IAB Australia has published its response to the Attorney General’s Department’s Privacy Act Review Report 2022.
The industry body expressed its concerns that what is proposed could severely restrict digital advertising and online publishers and platforms’ ability to provide free content and services.
Gai Le Roy, CEO of IAB Australia, said that while the Report strikes the right balance in several areas, its proposals for digital advertising, targeting and trading in particular, are too broadly scoped and inconsistent with international approaches.
“Data is at the heart of IAB members’ businesses and key to the relationship they have with consumers. We strongly support a modernised privacy framework that is fit for purpose and meets consumers’ expectations – both in terms of protecting their privacy, as well as enabling them to engage in the digital economy. These goals are not mutually exclusive.
“Critically, we think the reforms should provide businesses further clarity that low-risk operational activities that fall within consumers’ expectations are not unnecessarily restricted. These activities should at a minimum include data processing (including data segmentation), measurement, analytics, and research,” she said.
The digital advertising ecosystem provides significant value to consumers, the economy and society more broadly. In 2021, the industry:
• Contributed $94 billion to GDP (>4% of GDP) and supported 450,000 jobs (3% of jobs, 24,600 jobs directly), with SMEs receiving 61% of the sector’s benefits.
• Contributed $55.5 billion in total consumer benefits, including $8.8 billion in access to ad-supported digital content and services.
Consumers highly value this. According to PwC’s analysis, the average Australian consumer is willing to pay $544 annually to access currently free-ad-supported digital services and content. Most critically, ad-supported online content and services are most important to lower-income consumers. For consumers on annual incomes below $50,000, the value they attribute to content and services that are currently free was roughly double that of consumers with annual incomes over $80,000.
Le Roy said: “The digital advertising industry understands the importance of ensuring sufficient protections are in place to protect consumers’ personal information. However, we want to work with Government to ensure that the reforms don’t go too far and put the significant value that consumers receive from our industry at risk.”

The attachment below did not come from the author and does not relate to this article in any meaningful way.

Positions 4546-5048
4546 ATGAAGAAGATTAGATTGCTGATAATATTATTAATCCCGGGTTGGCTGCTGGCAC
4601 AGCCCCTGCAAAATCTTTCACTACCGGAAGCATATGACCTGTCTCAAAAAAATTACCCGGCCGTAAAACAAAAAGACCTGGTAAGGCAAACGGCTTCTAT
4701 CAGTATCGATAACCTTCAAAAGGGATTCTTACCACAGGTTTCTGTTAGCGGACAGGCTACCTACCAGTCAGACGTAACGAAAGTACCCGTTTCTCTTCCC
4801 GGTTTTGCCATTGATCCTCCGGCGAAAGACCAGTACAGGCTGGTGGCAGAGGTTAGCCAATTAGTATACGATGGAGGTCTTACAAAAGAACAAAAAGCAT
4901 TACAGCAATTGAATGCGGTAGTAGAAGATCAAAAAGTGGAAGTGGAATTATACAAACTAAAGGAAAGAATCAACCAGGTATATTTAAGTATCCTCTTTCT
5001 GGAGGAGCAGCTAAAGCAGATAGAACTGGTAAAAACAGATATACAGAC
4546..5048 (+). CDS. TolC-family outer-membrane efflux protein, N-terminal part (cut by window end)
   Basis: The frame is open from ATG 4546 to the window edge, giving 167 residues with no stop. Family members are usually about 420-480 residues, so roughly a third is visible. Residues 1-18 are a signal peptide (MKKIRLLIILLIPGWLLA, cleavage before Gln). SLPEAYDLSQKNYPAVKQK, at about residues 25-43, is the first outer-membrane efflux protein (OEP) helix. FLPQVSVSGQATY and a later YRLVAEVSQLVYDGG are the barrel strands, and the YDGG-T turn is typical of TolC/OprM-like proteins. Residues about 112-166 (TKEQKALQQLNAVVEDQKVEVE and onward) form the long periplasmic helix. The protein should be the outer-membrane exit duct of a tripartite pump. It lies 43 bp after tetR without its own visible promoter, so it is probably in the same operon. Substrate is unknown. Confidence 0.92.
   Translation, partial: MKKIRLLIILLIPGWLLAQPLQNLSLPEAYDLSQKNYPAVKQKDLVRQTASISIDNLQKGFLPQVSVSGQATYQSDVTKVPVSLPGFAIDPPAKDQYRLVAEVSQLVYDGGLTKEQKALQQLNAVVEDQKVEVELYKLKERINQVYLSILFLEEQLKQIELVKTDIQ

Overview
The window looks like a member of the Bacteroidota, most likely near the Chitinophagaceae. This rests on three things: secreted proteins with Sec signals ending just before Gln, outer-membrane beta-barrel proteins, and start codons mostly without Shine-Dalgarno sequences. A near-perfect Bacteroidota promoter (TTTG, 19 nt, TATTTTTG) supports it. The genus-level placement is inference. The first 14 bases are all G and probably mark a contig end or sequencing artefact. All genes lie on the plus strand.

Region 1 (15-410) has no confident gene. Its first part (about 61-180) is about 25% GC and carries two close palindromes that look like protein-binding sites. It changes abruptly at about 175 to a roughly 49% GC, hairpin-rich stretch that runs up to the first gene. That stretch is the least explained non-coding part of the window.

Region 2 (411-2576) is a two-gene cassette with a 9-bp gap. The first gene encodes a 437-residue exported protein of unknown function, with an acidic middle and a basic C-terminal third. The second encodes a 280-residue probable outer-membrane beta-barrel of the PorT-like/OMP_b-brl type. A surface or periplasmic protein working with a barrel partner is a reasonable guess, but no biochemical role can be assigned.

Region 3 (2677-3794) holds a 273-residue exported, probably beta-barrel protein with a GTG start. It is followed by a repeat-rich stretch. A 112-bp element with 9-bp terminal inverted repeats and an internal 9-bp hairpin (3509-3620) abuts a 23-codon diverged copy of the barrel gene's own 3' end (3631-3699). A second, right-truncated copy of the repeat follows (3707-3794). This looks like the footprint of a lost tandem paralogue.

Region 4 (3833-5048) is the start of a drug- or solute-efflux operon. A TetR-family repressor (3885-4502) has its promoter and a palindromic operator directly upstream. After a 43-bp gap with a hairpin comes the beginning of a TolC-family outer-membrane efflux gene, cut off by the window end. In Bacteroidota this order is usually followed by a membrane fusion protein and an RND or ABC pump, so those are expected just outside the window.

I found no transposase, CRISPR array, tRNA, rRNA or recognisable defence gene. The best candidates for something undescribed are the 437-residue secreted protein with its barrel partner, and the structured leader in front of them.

IAB Australia’s response to the Attorney General’s Department also noted:
• The proposal on direct marketing requires clarification in relation to its operation as well as how it relates to other proposals in the report, including the targeting proposal. It appears to already capture targeting of a reasonably identifiable individual – which we support.
• IAB Australia does not support the proposals in relation to ‘targeting’ more broadly, which go well beyond regulating privacy harms. Where advertising practices give rise to consumer law or other advertising harms, they should be addressed under the regulatory frameworks that deal with those issues.
• IAB supports the Report’s proposed move away from a consent-centric approach to privacy regulation and accepts that that means that organisations must take greater responsibility for the management and handling of data. However, if a ‘fair and reasonable’ test is introduced into the Privacy Act, a legitimate interests style provision should also be introduced to ensure the reforms in Australia are consistent with (rather than significantly more restrictive than) equivalent jurisdictions overseas such as the EU, UK and Singapore.
• Clarification is required in relation to the proposed amendments to the definition of consent. IAB Australia strongly opposes any amendments that would require opt-in consent (if that is intended), and we also do not support any amendments that would result in increased consent fatigue.
• In line with a move away from a consent-centric approach to privacy, IAB Australia does not support the proposal that the broad range of activities that fall under the proposed definition of ‘trading’ should require consent. This is not the case in the EU, UK, or California.
• IAB Australia supports the proposed definition of de-identification, however, any obligations in relation to de-identified information should reflect the fact that the information is de-identified.